And I very much enjoyed Rudyard Kipling’s humorous, touching story, “The Janeites.” One of the protagonists, Humberstall, a hairdresser and World War I vet, recalls how he began to read Austen when he was an assistant mess waiter. The officers in the mess hall often discussed “Jane.” They introduced him to the books, and he still reads them again and again.
But his friend, Anthony, has never heard of her. Humberstall says,
‘Jane? Why, she was a little old maid ’oo’d written ’alf a dozen books about a hundred years ago. ’Twasn’t as if there was anythin’ to ’em, either. I know. I had to read ’em. They weren’t adventurous, nor smutty, nor what you’d call even interestin’—all about girls o’ seventeen (they begun young then, I tell you), not certain ’oom they’d like to marry; an’ their dances an’ card-parties an’ picnics, and their young blokes goin’ off to London on ’orseback for ’air-cuts an’ shaves. It took a full day in those days, if you went to a proper barber. They wore wigs, too, when they was chemists or clergymen. All that interested me on account o’ me profession, an’ cuttin’ the men’s ’air every fortnight. Macklin used to chip me about bein’ an ’air-dresser. ’E could pass remarks, too!’
Quite a few Jane fans dislike Emma, or so I’ve heard online. Not necessarily the book, but the character.
Emma Woodhouse? My Emma? Emma of my favorite book, Emma?--at least it’s my favorite Austen. How could they dislike Emma? It is one of the funniest books ever written.
One thing all should remember: Jane doesn’t lie. When Jane praises Emma and shows us that she is good to her hypochondriac father and visits neighbors of a lower class, these actions count. It is Emma’s lively conversation that sometimes gets her in trouble.
Here is the opening sentence.
Emma Woodhouse, handsome, clever, and rich, with a comfortable home and happy disposition, seemed to unite some of the best blessings of existence; and had lived nearly twenty-one years in the world with very little to distress or vex her.
Yes, that’s who Emma is. She has a “happy disposition.” I once heard someone call Emma malicious, and I almost fainted.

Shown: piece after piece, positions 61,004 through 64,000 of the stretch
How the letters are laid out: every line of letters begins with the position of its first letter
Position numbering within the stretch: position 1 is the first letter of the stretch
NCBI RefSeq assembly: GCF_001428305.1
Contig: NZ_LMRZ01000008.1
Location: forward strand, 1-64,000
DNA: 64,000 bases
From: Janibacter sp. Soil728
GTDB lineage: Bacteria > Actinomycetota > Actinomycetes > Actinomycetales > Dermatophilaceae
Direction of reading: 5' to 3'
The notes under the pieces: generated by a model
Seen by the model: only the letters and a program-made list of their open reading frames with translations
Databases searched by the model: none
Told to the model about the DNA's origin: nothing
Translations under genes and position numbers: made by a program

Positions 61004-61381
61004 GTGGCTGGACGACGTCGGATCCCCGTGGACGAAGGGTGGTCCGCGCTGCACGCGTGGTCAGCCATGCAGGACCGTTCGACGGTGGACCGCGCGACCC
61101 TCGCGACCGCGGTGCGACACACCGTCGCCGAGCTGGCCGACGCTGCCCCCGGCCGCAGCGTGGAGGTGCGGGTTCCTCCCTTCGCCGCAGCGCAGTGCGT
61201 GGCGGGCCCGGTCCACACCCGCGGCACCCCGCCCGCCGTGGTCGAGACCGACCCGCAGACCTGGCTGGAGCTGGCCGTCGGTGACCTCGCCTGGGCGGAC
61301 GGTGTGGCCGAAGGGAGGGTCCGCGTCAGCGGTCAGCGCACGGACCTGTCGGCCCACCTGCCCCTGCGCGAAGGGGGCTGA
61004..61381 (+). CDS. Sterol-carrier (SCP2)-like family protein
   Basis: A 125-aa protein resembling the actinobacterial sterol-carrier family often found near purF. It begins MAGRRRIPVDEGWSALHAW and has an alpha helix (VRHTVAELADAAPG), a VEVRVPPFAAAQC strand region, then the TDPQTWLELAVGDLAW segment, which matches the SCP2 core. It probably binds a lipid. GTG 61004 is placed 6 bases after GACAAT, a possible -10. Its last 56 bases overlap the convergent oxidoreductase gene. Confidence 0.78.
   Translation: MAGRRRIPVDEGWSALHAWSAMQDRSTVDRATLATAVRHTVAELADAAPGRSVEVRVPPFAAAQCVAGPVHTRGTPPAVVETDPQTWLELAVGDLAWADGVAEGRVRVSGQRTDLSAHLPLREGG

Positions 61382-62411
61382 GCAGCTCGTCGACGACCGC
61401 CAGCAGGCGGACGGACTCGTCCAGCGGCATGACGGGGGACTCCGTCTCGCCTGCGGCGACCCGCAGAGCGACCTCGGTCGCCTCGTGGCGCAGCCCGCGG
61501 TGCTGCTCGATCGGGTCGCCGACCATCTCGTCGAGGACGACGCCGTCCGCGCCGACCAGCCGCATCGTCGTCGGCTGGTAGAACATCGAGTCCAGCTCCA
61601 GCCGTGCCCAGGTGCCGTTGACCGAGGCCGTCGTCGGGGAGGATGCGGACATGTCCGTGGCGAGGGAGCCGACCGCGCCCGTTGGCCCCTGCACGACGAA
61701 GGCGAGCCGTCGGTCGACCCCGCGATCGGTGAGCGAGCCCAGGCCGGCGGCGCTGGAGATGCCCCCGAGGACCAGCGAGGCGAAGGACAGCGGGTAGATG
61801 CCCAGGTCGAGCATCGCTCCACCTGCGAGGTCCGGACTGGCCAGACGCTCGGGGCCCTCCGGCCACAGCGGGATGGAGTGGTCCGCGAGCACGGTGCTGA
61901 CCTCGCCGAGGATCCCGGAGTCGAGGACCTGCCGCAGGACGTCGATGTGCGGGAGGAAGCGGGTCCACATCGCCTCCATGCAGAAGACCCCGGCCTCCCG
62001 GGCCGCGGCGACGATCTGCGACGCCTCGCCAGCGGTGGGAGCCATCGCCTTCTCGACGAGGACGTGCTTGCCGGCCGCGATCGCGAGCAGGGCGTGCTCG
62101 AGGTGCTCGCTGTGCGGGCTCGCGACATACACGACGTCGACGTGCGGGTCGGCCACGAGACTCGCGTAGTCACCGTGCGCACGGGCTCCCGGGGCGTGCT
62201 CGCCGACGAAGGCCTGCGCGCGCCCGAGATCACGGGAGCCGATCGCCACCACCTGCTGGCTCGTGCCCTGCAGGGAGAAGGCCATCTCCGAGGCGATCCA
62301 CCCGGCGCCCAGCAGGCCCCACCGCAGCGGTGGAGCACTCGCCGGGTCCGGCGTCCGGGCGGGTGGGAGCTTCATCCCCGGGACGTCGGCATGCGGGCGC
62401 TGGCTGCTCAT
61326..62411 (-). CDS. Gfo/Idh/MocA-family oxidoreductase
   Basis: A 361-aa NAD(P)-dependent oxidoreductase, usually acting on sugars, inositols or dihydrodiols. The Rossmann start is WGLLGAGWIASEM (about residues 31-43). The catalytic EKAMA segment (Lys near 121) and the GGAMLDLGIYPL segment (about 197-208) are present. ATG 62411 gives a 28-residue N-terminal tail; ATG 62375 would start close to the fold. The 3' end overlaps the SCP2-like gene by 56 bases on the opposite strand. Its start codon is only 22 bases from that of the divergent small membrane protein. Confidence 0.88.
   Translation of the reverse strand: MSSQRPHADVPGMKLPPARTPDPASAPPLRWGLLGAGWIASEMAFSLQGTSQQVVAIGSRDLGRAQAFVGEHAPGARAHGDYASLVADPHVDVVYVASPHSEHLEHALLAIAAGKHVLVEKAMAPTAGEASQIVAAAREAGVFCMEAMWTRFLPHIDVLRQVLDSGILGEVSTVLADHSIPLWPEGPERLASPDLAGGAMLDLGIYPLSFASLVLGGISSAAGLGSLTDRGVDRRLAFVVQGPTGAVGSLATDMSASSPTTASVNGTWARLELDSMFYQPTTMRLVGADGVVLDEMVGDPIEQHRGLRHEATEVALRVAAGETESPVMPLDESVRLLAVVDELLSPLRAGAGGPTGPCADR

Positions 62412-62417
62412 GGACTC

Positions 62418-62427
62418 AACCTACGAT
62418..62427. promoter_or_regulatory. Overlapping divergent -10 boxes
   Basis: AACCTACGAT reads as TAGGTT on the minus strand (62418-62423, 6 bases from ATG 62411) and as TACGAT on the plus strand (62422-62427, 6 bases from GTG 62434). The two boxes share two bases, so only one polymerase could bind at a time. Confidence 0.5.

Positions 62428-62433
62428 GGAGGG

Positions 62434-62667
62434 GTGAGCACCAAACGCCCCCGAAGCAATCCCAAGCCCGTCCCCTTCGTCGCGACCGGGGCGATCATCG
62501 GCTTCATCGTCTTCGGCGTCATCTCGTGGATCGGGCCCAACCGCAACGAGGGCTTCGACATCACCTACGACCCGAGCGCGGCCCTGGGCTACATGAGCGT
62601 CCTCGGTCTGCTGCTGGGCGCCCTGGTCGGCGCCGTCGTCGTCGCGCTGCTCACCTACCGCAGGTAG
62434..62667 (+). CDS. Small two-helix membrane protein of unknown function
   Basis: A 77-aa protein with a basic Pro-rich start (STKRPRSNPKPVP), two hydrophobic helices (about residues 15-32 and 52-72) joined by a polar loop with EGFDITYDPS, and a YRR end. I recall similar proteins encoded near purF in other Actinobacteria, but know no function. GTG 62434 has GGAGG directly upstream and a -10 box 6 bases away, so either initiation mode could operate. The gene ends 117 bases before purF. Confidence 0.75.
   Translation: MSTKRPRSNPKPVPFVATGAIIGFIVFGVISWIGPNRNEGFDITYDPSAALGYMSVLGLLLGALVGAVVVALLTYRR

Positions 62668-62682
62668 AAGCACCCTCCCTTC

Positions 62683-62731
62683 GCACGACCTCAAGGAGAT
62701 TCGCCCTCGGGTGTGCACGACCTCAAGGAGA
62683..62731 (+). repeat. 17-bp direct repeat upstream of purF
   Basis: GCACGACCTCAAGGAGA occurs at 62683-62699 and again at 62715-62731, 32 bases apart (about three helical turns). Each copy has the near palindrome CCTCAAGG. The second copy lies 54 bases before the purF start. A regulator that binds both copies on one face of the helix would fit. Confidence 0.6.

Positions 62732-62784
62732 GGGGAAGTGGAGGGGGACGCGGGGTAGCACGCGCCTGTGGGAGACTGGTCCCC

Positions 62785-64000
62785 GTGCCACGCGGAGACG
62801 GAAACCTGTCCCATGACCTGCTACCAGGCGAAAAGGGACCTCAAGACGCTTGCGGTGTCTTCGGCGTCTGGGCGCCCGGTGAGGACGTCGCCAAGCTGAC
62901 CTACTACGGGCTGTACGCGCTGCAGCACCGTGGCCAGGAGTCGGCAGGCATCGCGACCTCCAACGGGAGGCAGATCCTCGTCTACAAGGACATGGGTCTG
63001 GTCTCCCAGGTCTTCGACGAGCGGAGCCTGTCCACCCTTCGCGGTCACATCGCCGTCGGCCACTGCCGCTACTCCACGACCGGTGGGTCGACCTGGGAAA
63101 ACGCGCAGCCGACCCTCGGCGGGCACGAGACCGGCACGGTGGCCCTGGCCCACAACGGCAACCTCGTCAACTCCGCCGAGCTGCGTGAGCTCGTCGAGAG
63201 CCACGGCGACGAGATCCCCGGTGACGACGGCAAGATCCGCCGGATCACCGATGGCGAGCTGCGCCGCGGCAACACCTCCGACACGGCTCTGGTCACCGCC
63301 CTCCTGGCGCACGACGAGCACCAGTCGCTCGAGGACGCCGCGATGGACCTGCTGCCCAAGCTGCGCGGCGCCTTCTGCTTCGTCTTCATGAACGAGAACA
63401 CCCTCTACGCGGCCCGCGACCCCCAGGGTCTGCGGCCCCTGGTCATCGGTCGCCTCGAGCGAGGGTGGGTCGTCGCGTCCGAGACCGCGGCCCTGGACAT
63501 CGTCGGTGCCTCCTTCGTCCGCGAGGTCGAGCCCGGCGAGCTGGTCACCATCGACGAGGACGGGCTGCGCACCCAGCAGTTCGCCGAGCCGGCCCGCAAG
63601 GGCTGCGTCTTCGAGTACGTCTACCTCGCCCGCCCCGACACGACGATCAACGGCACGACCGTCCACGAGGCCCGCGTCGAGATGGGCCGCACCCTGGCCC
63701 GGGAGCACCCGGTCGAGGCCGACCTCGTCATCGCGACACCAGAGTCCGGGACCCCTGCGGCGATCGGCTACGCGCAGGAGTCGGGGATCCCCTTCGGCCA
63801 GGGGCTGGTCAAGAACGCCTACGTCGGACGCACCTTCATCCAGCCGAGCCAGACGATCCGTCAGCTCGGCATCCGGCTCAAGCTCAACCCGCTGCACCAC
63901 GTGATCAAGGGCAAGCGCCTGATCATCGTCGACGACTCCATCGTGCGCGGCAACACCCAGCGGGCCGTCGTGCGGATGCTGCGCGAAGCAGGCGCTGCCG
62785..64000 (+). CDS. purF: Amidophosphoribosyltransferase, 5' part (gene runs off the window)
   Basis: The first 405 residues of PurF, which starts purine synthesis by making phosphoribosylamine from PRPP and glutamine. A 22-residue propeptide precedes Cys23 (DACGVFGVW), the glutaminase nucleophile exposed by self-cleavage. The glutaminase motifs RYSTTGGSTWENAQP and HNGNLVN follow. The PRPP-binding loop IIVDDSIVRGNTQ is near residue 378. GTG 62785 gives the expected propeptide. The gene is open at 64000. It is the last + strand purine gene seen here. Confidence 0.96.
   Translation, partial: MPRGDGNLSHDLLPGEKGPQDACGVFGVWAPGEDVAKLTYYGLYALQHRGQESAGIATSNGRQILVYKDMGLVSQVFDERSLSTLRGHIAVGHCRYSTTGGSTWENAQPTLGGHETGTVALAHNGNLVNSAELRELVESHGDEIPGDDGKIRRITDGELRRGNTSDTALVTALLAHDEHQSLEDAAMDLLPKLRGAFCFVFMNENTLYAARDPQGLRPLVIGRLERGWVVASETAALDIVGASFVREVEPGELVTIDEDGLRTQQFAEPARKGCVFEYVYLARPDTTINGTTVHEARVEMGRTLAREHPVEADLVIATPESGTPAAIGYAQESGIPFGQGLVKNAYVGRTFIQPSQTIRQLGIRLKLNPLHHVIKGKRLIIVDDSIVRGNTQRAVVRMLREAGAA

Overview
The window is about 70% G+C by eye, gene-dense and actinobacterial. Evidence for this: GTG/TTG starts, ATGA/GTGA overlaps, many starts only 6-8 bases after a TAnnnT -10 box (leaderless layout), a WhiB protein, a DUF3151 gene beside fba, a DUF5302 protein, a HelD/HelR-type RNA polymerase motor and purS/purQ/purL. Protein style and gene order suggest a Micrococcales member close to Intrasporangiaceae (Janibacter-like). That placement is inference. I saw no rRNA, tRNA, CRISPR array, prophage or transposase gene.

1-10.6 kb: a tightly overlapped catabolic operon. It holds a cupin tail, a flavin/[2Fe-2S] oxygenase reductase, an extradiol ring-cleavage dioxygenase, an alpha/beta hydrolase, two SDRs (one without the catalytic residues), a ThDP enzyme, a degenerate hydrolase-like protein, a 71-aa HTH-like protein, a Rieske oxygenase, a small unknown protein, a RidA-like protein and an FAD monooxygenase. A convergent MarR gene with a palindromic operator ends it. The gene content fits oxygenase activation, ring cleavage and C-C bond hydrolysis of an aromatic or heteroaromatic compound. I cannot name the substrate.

But now I want to.
Anthony Lane at The New Yorker has written a charming, inspiring essay, “Reading Jane Austen’s Final, Unfinished Novel.”And he recommends the Penguin with Margaret Drabble’s introduction.
I don’t often read unfinished novels, though I wonder if I did read Sanditon “finished by another lady” when I was in high school.
In his lively essay, Lane begins,
On March 18, 1817, Jane Austen stopped writing a book. We know the date because she wrote it at the end of the manuscript, in her slanting hand. She had done the same at the beginning of the manuscript, on January 27th of that year. In the seven weeks in between, she had completed eleven chapters and slightly more than nine pages of a twelfth—some twenty-three thousand five hundred words. The final sentence in the manuscript runs as follows: “Poor Mr. Hollis!—It was impossible not to feel him hardly used; to be obliged to stand back in his own House and see the best place by the fire constantly occupied by Sir H. D.” This is a joke. Mr. Hollis and Sir Harry Denham are dead, and it is their respective portraits that contend for social eminence in the sitting room of Lady Denham, the woman who married and buried them both. Exactly four months after writing that line, Jane Austen died, unmarried, at the age of forty-one. Her position, unlike theirs, remains secure.
I am now yearning to get my hands on a copy of Sanditon. Here are some of our options:
Oops, is that the same “Another Lady” who wrote the other one?
It’s so much fun to read Jane. It’s been a few years, so now I can go back and reread one of my favorites. And I must find a copy of Sanditon.